Not Just an OTP: An Ugly Truth and a Confession

An Ugly Truth


1) I strongly advise that you read the preceding articles in this series. Not just because I refer back to them, but because at the beginning there are disclaimers that will prevent you from leaving me angry comments about things that I’ve clearly explained. Failing that, here are more.

2) This second half is about racism, written by a Black woman. I talk about white people. I talk about white women. I talk about white supremacy. I talk about racism, sexism, and misogyny. I talk about the elitism and entitlement of nerd fandom. I talk about the presence and weaponization of white femininity. I talk about racial hierarchies within fandom. I talk about misogynoir. I talk about police brutality. I talk about Taylor Swift, Maria Sharapova, and Miley Cyrus. If any of these topics cause you pain, do not read any further. If any of these topics cause you anger, do not read any further. If any of these topics prompt you to use the words/phrases tumblrina, SJW, special snowflake, race-baiter, race card, libtard, “you’re the REAL racist,” or anything similar, do not read any further.

3) Following from that, if you do want to keep reading, brace yourself. This post is about racism and it’s written by someone who’s been dealing with it for her whole life while Trump is president. I’m out of fucks. I’m fuck-deficient. I’m on negative fucks. My name is Vivian, not Mammy; I will not be holding your hand. Alternatively, if my style isn’t for you but you still want to learn about fandom racism (or if you don’t care about Westallen or Snowbarry but still want to learn), there will be a further reading section at the end of this series.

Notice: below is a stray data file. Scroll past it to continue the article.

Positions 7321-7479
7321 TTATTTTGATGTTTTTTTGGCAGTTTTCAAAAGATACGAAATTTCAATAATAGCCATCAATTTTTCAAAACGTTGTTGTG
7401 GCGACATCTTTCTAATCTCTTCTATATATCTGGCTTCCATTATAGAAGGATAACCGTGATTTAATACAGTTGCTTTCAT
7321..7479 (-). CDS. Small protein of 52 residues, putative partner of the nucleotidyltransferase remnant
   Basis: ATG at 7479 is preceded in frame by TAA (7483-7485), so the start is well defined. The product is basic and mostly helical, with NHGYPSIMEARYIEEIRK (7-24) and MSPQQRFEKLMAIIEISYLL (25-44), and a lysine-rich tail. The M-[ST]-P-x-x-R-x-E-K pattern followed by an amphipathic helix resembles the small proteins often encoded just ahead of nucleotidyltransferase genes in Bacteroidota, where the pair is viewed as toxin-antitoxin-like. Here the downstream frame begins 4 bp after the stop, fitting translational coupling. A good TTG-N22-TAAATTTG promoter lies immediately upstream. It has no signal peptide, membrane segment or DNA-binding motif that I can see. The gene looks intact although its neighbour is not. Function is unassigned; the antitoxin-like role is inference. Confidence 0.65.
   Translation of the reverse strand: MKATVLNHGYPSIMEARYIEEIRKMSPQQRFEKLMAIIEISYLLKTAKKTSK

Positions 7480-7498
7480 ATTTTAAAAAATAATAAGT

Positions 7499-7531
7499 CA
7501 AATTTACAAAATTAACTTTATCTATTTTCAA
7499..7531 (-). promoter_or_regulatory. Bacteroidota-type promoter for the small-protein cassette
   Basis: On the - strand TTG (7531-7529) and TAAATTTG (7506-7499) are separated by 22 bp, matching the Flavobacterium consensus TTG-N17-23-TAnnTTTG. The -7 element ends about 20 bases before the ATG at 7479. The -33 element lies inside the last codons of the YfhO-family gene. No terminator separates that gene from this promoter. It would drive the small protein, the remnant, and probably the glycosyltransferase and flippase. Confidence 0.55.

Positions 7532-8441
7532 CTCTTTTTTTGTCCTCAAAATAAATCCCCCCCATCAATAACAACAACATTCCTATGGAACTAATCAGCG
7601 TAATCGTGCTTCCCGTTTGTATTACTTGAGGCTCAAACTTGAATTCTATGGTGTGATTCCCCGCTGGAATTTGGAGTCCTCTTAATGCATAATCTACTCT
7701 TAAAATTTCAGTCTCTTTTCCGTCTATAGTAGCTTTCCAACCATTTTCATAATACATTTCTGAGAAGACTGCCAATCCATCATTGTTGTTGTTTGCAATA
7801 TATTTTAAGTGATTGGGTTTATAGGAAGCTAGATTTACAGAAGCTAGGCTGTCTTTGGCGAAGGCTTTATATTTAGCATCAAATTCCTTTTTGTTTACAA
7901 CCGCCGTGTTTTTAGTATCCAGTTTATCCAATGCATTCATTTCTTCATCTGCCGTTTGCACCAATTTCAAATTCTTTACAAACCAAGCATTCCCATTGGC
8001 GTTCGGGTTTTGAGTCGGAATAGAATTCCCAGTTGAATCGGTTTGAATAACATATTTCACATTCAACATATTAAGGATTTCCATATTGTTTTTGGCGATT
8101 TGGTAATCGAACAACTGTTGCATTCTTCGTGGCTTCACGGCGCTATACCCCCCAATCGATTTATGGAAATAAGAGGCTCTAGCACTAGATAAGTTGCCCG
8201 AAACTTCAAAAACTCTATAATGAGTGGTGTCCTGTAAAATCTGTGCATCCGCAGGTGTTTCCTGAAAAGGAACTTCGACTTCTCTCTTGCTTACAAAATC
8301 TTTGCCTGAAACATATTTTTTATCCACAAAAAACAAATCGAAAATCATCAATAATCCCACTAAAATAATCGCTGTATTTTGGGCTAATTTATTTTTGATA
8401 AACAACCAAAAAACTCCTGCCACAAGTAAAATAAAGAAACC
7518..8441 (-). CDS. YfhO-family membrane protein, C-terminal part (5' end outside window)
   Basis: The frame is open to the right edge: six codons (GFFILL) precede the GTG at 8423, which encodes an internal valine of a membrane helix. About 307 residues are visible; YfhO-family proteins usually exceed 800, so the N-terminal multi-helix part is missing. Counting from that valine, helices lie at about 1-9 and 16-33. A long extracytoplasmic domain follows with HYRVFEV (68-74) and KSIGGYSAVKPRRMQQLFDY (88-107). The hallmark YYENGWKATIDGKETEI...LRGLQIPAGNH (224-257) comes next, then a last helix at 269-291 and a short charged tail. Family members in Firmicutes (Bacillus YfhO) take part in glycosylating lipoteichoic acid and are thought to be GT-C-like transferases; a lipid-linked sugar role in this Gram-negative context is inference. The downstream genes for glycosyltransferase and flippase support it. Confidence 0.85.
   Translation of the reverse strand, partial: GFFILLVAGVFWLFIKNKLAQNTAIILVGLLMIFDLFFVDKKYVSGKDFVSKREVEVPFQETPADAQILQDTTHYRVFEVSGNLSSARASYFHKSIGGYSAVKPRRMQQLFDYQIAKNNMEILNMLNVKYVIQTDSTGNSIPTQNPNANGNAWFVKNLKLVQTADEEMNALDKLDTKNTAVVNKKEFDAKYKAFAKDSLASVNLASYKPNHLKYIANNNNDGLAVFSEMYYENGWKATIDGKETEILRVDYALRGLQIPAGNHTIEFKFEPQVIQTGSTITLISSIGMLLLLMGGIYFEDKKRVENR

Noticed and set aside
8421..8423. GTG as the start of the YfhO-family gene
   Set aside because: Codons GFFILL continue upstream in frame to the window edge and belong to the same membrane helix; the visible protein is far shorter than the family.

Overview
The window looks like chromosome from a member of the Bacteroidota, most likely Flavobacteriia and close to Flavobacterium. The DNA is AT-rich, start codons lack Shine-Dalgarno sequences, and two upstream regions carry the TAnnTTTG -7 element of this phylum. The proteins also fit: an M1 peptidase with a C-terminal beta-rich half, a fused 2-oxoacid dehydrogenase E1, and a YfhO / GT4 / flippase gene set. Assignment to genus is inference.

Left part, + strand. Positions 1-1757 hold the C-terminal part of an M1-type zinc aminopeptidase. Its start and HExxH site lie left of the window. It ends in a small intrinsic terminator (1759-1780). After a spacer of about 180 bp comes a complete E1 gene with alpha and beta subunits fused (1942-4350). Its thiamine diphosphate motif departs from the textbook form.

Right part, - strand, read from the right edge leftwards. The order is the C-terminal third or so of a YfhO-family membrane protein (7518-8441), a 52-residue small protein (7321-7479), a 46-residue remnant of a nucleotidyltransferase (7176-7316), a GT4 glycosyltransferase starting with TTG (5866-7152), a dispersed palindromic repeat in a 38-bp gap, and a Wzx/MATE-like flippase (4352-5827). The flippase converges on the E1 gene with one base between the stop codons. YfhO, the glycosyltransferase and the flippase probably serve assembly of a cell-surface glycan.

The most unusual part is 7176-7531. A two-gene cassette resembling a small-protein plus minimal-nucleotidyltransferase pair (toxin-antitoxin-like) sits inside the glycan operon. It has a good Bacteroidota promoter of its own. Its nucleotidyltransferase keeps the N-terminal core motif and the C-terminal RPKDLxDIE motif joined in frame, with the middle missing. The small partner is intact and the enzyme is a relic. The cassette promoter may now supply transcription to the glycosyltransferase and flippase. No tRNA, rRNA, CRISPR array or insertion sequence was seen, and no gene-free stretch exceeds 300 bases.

4) Read number 2 again.

5) I’ve seen Snowbarry shippers – and fans in general – that don’t ship Westallen. Snowbarry shippers that keep to themselves, share fan art, write fanfic, and generally stay in their lane. They don’t beg the writers to kill Iris off, or @ Candice Patton with nonsense, or spread rumours about her, or antagonise other members of the fandom. I’m going to be very clear on this: I’m not talking about that first group of people; I’m talking about the second. If I say “Snowbarry shippers do this,” and you don’t do that, I am not talking about you.

6) Read the last sentence of number 5 again, then read number 2 again.

7) Also, if you happen to be, say, a white woman, and you don’t do one of the things that I say white women do, I’m not talking about you. I’m talking specifically about the white women who do those things. Seeing as I don’t have enough words, consider this my blanket “not all men/white women/people who hate X character for whatever reason are Y.”

8) Finally, as before, no hate. We welcome (and love) discussion, but hate will be deleted.

So far, we’ve looked at various reasons for people shipping Olicity and Snowbarry. We’ve looked at the canon love interests being in positions in the narrative compared to the relatively passive position of the other woman. We looked at the misogyny and sexism that lies underneath the expectations of women. We looked at the intelligence snobbery that permeates fandom, the kind of woman that’s generally acceptable, and the lack of space afforded to women to be human.